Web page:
Volume 17 Number 91
                       Produced: Fri Jan 13 14:40:09 1995

Subjects Discussed In This Issue: 

Do bad things happen to good people?
         [David Kaufmann]
Insurance Reimbursement for a Bris
         [David Bolnick]
Men Wearing Rings
         [Esther R Posen]
Miami Beach Eruv
         [Moshe Hacker]
Milk from dead animals
         [Merryll Herman]
Out-of-print Sfarim (was: sridei aish)
         [Josh Backon]
Purim Drinking
         [Akiva Miller]
Rav Moshe's Birthday
         [Joseph Steinberg]
Ritual Pool Parties
         [Esther R Posen]
Thshuvot of Reb Moshe
         [Erwin Katz]
Tree-Planting Outside of Israel
         [Steve Wildstrom]
Tu Bishvat
         [Yisrael Medad]
         [Gilad J. Gevaryahu]
Wedding Bands
         [Joseph Steinberg]
Why Bad Things Happen To Good People
         [Esther R Posen]


From: David Kaufmann <kaufmann@...>
Date: Thu, 12 Jan 95 9:05:12 CST
Subject: Re: Do bad things happen to good people?

On the "bad things" question, Rabbi Manis Friedman has an _excellent_
tape (titled, I think, "Do bad things happen to good people?") which
deals with the issue in depth and provides, imho, a place to begin
a discussion while insisting on hasgocha pratis (Divine Providence).

Contact R. Friedman at 612-698-3858.

David Kaufmann INTERNET:	<kaufmann@...>


From: David Bolnick <davebo@...>
Date: Thu, 12 Jan 95 10:28:26 TZ
Subject: Insurance Reimbursement for a Bris

I must reply to this since it is dear to my heart. As a certified mohel 
I used to sign insurance forms when asked. I found that most insurance 
companies (those that cover circumcision) accept certified mohelim as 
professional providers. So why did I stop the practice? The answer is 
simple. Brit Milah is a mitzvah (commandment) not a medical procedure. 
Jews circumcise their sons to fulfil the mitzvah: "This is My covenant 
which you shall keep ... every male among you shall be circumcised ... 
and it shall be a sign of the covenant between Me and you" (Genesis 17,7-11).

In essence, when we do a mitzvah and claim, for monetary reward,  that 
it is something else we are being dishonest (we may even be stealing -- 
in a moral or halachik sense).  In many communities the rabbis used to 
prohibit physicians from performing brit milah simply to make the point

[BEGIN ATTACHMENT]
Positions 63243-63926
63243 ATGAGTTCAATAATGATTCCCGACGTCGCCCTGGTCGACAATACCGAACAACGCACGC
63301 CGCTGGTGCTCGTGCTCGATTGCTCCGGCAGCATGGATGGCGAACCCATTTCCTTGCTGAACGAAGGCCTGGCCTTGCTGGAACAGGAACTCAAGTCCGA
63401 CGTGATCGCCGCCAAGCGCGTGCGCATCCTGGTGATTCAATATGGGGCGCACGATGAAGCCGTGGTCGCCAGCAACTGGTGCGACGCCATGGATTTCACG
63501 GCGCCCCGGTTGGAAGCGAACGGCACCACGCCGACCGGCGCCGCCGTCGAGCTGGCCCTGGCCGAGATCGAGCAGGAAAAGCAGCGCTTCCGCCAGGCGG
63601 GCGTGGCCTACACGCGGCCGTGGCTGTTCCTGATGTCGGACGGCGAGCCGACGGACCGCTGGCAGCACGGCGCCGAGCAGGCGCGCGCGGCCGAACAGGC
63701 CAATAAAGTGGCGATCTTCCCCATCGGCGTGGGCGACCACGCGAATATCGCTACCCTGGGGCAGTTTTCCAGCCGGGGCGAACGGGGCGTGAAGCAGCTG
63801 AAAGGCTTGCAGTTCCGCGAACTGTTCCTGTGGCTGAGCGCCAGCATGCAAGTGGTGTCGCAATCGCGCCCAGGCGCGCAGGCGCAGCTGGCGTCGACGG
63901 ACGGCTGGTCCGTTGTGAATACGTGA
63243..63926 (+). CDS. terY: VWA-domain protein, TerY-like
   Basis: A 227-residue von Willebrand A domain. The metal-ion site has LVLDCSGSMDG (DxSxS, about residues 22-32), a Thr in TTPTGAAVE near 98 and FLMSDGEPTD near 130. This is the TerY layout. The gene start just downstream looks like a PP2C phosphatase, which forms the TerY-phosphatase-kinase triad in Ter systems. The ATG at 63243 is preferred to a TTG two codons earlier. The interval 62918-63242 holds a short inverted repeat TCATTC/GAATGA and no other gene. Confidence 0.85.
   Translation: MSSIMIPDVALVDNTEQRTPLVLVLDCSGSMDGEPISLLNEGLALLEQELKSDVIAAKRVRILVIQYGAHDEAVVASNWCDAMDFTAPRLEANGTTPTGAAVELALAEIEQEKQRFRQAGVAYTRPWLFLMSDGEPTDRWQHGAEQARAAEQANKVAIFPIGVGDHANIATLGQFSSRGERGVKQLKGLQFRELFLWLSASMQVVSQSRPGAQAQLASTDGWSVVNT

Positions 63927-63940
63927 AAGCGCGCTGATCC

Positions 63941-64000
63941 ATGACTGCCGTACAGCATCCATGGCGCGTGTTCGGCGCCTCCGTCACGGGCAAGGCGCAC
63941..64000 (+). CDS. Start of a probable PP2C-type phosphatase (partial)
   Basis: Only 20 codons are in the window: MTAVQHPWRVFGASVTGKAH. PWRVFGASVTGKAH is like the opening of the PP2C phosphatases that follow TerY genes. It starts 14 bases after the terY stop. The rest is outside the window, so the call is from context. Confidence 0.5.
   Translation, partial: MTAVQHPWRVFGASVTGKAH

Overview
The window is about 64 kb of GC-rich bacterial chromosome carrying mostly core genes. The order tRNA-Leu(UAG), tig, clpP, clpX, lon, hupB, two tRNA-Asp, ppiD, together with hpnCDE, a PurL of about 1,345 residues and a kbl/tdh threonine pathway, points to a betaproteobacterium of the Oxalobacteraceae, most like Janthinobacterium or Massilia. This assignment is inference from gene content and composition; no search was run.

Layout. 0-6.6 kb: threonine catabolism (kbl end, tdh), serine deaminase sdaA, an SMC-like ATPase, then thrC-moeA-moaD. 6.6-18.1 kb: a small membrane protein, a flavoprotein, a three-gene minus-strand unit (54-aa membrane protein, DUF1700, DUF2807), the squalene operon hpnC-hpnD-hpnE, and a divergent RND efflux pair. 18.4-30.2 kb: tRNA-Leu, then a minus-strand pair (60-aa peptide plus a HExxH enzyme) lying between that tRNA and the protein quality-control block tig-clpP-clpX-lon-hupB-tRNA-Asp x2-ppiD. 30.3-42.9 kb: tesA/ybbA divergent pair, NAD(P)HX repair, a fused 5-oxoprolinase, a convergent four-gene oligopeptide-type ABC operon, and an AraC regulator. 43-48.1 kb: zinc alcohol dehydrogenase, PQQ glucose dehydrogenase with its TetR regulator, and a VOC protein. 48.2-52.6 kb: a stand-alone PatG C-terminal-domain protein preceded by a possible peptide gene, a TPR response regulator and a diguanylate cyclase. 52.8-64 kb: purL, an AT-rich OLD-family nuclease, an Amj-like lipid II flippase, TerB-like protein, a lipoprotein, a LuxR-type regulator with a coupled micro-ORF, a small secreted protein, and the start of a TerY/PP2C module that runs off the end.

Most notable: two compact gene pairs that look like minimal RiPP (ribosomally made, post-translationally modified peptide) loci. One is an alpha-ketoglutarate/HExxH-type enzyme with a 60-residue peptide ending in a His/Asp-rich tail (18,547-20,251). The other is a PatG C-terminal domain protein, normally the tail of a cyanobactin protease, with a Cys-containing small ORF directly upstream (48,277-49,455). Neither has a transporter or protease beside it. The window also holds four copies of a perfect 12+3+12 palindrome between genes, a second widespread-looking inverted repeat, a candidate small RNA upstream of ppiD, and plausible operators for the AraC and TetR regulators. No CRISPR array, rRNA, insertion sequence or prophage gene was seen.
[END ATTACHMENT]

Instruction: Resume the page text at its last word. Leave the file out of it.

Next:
that brit milah was not a medical procedure.  This is not true in 
America since it is relatively difficult to train a mohel except in a 
large and tightly knit Jewish community. Thus, as the rabbis feared, 
many of us (myself included) have confused the mitzvah of brit milah 
with the medical practice of circumcision.

	- Dave Bolnick


From: <eposen@...> (Esther R Posen)
Date: Thu, 12 Jan 1995 12:13:59 -0500
Subject: Men Wearing Rings

I know of at least a few men who only wear a ring to work



From: Moshe Hacker <HACKERM@...>
Date: Thu, 12 Jan 1995 09:42:46 EDT
Subject: Miami Beach Eruv

When I was in Miami Beach the Rabbis there told me that the eruv
includes the boardwalk not the beach, the boardwalk is included because
of the fence or railing on the side facing the beach. Even though there
is breaks to get to the sand, the breaks aren't wide enough to cause a
halachic problem



From: <mkh@...> (Merryll Herman)
Date: 13 Jan 95 18:29:00 GMT
Subject: Milk from dead animals

Meshulum Laks <mpl@...> writes:

> We are all aware that the torah has prohibited mixtures of meat and
> milk, whether for eating cooking or deriving benefit. However as the
> Talmud says, since the prohibition is derived from the sentence 'do not
> cook a kid in its mother's milk', 'what is prohibited is the milk of its
> mother, which excludes the milk deriving from an already slaughtered
> animal'. Thus the unexpressed milk still nascent in the udder does not
> yet have the status of milk to prohibit mixtures of it with meat. Thus
> from Torah law, the milk from the udder is ignorable, and one could 
> cook udder and eat it with the usual meat preparation. 

It seems to me that it should be a problem using the milk in an udder and 
considering it fleishig.  What if someone were to prepare this to eat and
realized that there was not enough meat to go around and wanted to add to
it.  This person could go out and buy meat that just happened to come 
from one of the calves of this cow.  If this meat were cooked with the 
other "meat" then it would seem that the person would literally be 
cooking a calf in its mother's milk.  I thought we had all these fences of
kashrut to prohibit even the slightest chance of this!

Merryll Herman, <mkh@...>


From: <BACKON@...> (Josh Backon)
Date: Thu,  12 Jan 95 10:23 +0200
Subject: Re: Out-of-print Sfarim (was: sridei aish)

Binyamin Segal asked where to purchase out-of-print sfarim. The only
place I know of is Copy Corner, 5022-13th Ave in Brooklyn (tel:
718-972-0777).  They reprint (with permission) rare out-of-print
sfarim. I believe the retail outlet is on 4409 16th Avenue (tel:
718-436-1165). Please let M-J readers know if they have this in stock.



From: <Keeves@...> (Akiva Miller)
Date: Thu, 12 Jan 1995 14:33:58 -0500
Subject: Re: Purim Drinking

Danny Skaist, in MJ 17:85, explained his source for why we get drunk on

>The clue to all this is that one is supposed to get drunk until there is
>confusion between all those who are supposed to be blessed and those who are
>supposed to be cursed (Tos. brings down a Yerushalmi).  This can only happen
>if inhibitions are broken down and the non-sincere converts couldn't
>remember what they were supposed to believe.

I have heard of the interpretations which explain that we should drunk
*up*to* - but NOT including - the point where we cannot tell the